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09/24/22 03:09 PM #229    

 

Dick Hobby

 

A note about litigation.  It is not a bad thing.  Au contraire.  Litigation is great!  It allows each party to present to a jury its side of the story.  And it allows the little guy with no money to bring a suit against powerful entities as the trial attorney gets paid from the amount awarded.

Trial lawyers should be viewed as heroes.

Dick

 

 

 

 

 


09/25/22 12:39 PM #230    

 

Ralph Shapira

Disagree with Bob Baker on one small but financially significant point:  comprehensive general liability insurance policies generally do provide coverage for defamation.  They won't pay punitive damages, but will pay defense costs and awards of compensatory damages.  President Ambar's recent statement makes clear that Oberlin's insurers are contributing toward payment of the final judgment.


09/25/22 10:38 PM #231    

 

Robert Baker

Thanks for the correction, Ralph. Do we have any idea how much they will contribute?  Sadly, the punitive damages were the lion's share of the judgment, if I'm not mistaken. 


09/25/22 11:55 PM #232    

 

Edward McKelvey

Pat,

I can only answer part of your question.  The person who actually did the shoplifting eventually admitted his guilt, I believe in a court proceeding.  I'm pretty sure he did not spend any material time in jail; he definitely did not disappear or suffer expulsion as I had him in class after the event.  I do not know what consequences the other two (I believe at least one of them was female, but not sure) suffered, if any.  My understanding is that they joined the fray outside the store.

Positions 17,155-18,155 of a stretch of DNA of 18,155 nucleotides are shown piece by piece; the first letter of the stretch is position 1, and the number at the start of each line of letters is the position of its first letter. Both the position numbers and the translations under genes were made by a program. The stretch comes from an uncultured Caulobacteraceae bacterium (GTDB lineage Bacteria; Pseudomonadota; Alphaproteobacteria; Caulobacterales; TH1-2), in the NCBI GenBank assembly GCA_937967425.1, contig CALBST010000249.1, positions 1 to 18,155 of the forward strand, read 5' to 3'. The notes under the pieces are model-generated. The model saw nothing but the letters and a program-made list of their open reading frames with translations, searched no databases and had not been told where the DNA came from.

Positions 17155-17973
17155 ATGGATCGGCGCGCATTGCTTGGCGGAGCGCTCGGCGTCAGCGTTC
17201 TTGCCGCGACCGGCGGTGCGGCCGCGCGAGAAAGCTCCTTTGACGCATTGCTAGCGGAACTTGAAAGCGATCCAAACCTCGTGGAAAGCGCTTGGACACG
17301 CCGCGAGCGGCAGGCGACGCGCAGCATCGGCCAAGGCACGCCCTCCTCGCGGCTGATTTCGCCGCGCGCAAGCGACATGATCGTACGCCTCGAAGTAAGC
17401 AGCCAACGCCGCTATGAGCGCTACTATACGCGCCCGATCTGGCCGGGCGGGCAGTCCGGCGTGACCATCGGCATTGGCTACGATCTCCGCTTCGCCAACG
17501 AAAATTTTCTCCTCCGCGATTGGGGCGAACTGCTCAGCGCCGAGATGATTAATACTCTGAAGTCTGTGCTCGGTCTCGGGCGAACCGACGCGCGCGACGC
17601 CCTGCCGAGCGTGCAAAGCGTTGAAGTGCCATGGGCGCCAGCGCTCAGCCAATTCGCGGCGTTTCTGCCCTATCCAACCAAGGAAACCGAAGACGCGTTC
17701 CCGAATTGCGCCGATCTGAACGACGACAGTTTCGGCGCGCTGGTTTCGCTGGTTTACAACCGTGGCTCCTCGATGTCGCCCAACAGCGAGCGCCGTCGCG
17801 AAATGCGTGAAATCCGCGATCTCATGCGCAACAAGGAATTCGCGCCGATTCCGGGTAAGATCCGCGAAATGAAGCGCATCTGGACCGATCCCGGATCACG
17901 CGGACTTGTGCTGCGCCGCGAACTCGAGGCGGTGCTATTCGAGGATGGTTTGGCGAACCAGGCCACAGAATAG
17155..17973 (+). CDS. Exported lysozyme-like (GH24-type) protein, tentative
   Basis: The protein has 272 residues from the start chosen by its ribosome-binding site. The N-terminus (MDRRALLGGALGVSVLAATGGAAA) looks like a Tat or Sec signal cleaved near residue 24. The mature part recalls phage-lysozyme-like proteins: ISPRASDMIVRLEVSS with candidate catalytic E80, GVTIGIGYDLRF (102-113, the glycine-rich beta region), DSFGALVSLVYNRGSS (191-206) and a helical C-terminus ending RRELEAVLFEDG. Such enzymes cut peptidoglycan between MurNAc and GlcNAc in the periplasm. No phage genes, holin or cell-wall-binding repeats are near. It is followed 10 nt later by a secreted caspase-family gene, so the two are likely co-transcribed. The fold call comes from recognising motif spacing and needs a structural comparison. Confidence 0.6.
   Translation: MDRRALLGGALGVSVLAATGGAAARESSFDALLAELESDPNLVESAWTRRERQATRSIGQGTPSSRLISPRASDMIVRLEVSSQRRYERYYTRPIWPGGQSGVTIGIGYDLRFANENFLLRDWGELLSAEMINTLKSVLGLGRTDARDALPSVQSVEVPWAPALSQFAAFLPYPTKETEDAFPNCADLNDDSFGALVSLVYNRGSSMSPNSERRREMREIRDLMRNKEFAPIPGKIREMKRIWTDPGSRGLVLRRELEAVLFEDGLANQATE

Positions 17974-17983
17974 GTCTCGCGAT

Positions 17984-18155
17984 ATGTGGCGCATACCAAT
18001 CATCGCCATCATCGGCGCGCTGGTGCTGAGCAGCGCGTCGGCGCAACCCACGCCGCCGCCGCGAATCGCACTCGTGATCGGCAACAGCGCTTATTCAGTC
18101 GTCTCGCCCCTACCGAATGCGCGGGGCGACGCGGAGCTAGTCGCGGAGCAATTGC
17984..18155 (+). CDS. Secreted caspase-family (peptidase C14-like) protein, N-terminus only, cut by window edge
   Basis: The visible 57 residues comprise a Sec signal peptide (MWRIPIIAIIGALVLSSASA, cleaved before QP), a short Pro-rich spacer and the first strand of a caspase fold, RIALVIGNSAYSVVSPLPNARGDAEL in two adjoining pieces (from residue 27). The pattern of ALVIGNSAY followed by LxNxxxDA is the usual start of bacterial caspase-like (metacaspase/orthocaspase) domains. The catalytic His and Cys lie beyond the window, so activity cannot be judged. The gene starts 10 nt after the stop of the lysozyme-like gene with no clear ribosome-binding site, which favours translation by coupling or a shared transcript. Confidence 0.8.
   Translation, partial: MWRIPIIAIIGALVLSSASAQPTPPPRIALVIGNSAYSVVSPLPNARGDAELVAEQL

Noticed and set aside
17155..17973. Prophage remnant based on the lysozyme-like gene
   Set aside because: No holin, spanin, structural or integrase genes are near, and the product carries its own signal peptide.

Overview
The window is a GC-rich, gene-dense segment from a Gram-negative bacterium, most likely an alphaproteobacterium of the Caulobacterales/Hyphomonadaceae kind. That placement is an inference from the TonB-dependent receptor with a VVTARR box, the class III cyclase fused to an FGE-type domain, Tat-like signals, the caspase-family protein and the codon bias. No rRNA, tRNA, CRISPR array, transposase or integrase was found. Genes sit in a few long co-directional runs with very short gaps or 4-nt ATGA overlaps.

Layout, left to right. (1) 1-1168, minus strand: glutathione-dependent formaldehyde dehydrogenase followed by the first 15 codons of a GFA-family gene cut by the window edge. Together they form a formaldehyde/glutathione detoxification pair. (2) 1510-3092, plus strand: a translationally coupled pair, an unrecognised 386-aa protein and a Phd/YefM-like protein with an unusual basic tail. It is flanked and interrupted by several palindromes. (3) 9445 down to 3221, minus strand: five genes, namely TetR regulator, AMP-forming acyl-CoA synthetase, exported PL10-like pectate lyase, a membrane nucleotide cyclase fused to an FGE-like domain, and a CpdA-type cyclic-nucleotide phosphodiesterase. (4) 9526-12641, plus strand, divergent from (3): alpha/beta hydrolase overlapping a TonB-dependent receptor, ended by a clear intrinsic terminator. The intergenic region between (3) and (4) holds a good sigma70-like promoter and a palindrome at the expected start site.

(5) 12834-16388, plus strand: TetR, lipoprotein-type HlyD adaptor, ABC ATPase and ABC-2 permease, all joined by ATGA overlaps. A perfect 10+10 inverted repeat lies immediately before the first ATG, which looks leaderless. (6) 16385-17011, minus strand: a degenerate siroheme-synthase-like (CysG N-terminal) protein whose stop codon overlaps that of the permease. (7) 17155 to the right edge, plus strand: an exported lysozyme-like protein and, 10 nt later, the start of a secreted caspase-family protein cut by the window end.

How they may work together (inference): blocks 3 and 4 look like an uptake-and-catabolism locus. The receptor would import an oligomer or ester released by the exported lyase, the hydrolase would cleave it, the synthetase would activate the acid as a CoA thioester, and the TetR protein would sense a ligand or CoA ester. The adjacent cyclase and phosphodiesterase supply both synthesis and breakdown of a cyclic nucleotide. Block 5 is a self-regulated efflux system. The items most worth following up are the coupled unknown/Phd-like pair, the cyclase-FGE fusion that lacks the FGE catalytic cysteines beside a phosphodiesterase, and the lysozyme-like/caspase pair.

Hope that helps.  Perhaps others know more.

Ed


09/26/22 11:51 AM #233    

 

Ralph Shapira

Answering questions about Gibson's:  the three African-American students who attacked Allyn Gibson, a male (the shoplifter) and two female friends were all charged with assault; the male was also charged with robbery.  All three pled guilty to the charges.  Each agreed to a statement at sentencing attesting that the Gibsons' conduct was reasonable and not racist.  None of them was sentenced to jail time.

Yes, most of the award consisted of punitive damages.  The jury awarded Gibson's $11 million in compensatory damages, which the judge reduced to $5 million, and $33 million in punitive damages, which the judge reduced to $20 million.  There is no insurance coverage for the $20 million of the judgment attributable to punitives; the college will have to pay that, presumably out of its endowment.  There likely is insurance available to pay at least part of the $5 million in compensatories, the $6.5 million the court awarded in attorneys fees, and the $5 million due in interest.  Whether insurers will pay all of those amounts, or only part, depends on what the college's polic[ies] provide.  For example, there may be significant deductibles.  We don't have that information.


09/27/22 02:42 PM #234    

Lloyd Etheredge

Dear OC '68 classmates. It's good to hear so many familiar voices and thoughtful discussion. To develop useful lessons for the Board, here's a summary of Marvin Krislov's testimony in the Gibson case. [He was OC's President in Nov. 2016 when the shoplifting happened and resigned in June 2017 for another position.] He's a Yale Law School graduate (& editor of the Yale Law Journal). From his testimony, he probably trusted his own judgment and crafted Oberlin's legal analysis and its early strategy - i.e., that unexpectedly led to escalation and an outcome that caused too much (and unnecessary) damage to everyone.

     A Zoom discussion with interested OC ' 68 lawyers might help to clarify the issues that Ralph and others have raised - i.e., what are the good lessons? . . . Right now, I'm not sure that Oberlin's Trustees will take a different legal position in any future incident.